Appetite for gambling drops in NSW
The percentage of adults in New South Wales who gamble has dropped by 12% since 2011, according to a new study released by the Australian state’s government.
The NSW Gambling Survey 2019, released by the NSW government after being commissioned by the Responsible Gambling Fund, found that 53% of the adult population gambled over the past 12 months – down from 65% in 2011.
The survey of 10,000 people also found that the rate of problem gambling in NSW has remained relatively stable since 2011, edging up from 0.8% to 1%. However, when respondents were assessed against the Problem Gambling Severity Index, it was estimated that 7.2% of the public are, at the least, at a moderate risk of problem gambling.
The results also showed that gambling problems are more prevalent amongst younger people. Gamblers aged between 18 and 24 were most likely to be at moderate risk or problem gamblers, with a total of 14.9% falling into those categories, in comparison with the 7.2% overall figure.
The study added that those who experience gambling problems are generally more likely to be single, unemployed, indigenous, male, living in rental accommodation, living in a low socioeconomic area and to draw their income from welfare payments.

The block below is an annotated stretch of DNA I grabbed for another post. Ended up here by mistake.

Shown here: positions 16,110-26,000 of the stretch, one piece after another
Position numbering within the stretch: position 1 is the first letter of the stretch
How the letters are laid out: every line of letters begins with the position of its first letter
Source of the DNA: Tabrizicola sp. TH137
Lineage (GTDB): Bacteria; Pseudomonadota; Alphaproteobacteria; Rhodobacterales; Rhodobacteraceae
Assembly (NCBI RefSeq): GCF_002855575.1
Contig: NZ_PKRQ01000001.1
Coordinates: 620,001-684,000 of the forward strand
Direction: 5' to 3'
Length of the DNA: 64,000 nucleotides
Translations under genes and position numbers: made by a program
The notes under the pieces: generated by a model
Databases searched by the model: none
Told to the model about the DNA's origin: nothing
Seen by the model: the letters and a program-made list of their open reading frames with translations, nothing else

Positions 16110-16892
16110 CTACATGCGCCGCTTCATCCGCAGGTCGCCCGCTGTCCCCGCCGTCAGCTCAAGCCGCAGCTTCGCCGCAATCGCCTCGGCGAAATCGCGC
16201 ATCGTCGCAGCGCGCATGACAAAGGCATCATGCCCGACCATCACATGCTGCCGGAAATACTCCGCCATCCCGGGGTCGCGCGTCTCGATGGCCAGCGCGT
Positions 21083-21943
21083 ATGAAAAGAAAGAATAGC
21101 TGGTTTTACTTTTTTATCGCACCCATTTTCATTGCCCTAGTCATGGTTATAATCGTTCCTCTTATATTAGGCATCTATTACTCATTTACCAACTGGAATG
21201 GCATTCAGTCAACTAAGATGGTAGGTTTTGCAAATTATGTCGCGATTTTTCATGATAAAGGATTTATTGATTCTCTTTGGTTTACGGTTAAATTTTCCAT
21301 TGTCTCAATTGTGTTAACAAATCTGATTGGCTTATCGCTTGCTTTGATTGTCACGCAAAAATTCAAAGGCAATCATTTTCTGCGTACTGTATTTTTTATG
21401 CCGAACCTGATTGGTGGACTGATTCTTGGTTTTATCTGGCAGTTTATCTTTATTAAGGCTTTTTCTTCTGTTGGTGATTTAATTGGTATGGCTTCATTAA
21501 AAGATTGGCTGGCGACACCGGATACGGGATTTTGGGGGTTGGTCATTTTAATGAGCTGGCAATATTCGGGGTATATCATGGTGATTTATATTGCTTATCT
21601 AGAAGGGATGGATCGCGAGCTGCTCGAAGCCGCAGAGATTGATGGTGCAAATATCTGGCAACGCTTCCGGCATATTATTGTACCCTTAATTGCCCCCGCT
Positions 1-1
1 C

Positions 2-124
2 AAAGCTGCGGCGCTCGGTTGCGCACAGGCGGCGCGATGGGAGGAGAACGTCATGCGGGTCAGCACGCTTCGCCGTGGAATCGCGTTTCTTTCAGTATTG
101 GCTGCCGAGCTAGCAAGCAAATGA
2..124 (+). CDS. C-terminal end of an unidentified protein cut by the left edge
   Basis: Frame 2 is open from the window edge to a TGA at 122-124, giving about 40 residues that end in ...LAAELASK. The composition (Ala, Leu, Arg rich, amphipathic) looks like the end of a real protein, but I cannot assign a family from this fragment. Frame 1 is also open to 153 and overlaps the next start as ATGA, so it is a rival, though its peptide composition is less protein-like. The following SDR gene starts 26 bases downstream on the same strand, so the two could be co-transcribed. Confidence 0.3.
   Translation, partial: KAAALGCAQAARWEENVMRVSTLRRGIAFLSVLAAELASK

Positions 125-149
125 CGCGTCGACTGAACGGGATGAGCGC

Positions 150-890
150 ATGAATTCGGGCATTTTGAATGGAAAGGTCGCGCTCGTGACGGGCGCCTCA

The government said that it has allocated A$35m (£18.6m/€21.6m/$24.1m) to responsible gambling programmes in its 2019-20 budget.
The survey also found that lotteries were the most common form of gambling, followed by gaming machines, instant scratch cards and race betting, while 8% had gambled online in the past year with race betting being the most common form of online gambling.
A total of A$9.53bn was spent on gambling in the state in 2016-17, the survey added, with A$976m splashed out on racing, $152m spent on sports betting and $8.4bn on gaming. A total of 73% of gambling expenditure in the state was on gaming machines.
“The NSW government is committed to preventing and minimising gambling harm," the state government said. "The information gathered from this survey will inform prevention, education and treatment initiatives, as well as policy development and regulatory efforts."
In July, the government set out plans to review its existing responsible gambling measures. The findings of the review, supported by research from Central Queensland University, will be published next year.
To read the survey’s key findings, click here.